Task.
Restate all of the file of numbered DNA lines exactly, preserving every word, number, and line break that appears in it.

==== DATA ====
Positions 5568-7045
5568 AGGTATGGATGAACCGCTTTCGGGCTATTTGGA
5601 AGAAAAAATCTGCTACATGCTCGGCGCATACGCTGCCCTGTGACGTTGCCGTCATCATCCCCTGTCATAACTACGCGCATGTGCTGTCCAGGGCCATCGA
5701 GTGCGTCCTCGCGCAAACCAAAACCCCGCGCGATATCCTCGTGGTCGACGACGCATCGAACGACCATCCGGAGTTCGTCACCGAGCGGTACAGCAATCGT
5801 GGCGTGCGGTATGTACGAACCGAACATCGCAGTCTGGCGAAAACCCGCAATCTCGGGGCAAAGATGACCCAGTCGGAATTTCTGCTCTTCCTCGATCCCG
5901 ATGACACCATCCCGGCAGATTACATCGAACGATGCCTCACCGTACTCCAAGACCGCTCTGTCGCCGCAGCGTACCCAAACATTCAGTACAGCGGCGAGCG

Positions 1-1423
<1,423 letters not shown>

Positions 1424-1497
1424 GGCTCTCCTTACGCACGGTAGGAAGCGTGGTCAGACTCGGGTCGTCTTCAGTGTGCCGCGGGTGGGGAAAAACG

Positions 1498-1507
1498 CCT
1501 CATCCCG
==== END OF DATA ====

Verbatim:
Positions 5568-7045
5568 AGGTATGGATGAACCGCTTTCGGGCTATTTGGA
5601 AGAAAAAATCTGCTACATGCTCGGCGCATACGCTGCCCTGTGACGTTGCCGTCATCATCCCCTGTCATAACTACGCGCATGTGCTGTCCAGGGCCATCGA
5701 GTGCGTCCTCGCGCAAACCAAAACCCCGCGCGATATCCTCGTGGTCGACGACGCATCGAACGACCATCCGGAGTTCGTCACCGAGCGGTACAGCAATCGT
5801 GGCGTGCGGTATGTACGAACCGAACATCGCAGTCTGGCGAAAACCCGCAATCTCGGGGCAAAGATGACCCAGTCGGAATTTCTGCTCTTCCTCGATCCCG
5901 ATGACACCATCCCGGCAGATTACATCGAACGATGCCTCACCGTACTCCAAGACCGCTCTGTCGCCGCAGCGTACCCAAACATTCAGTACAGCGGCGAGCG

Positions 1-1423
<1,423 letters not shown>

Positions 1424-1497
1424 GGCTCTCCTTACGCACGGTAGGAAGCGTGGTCAGACTCGGGTCGTCTTCAGTGTGCCGCGGGTGGGGAAAAACG

Positions 1498-1507
1498 CCT
1501 CATCCCG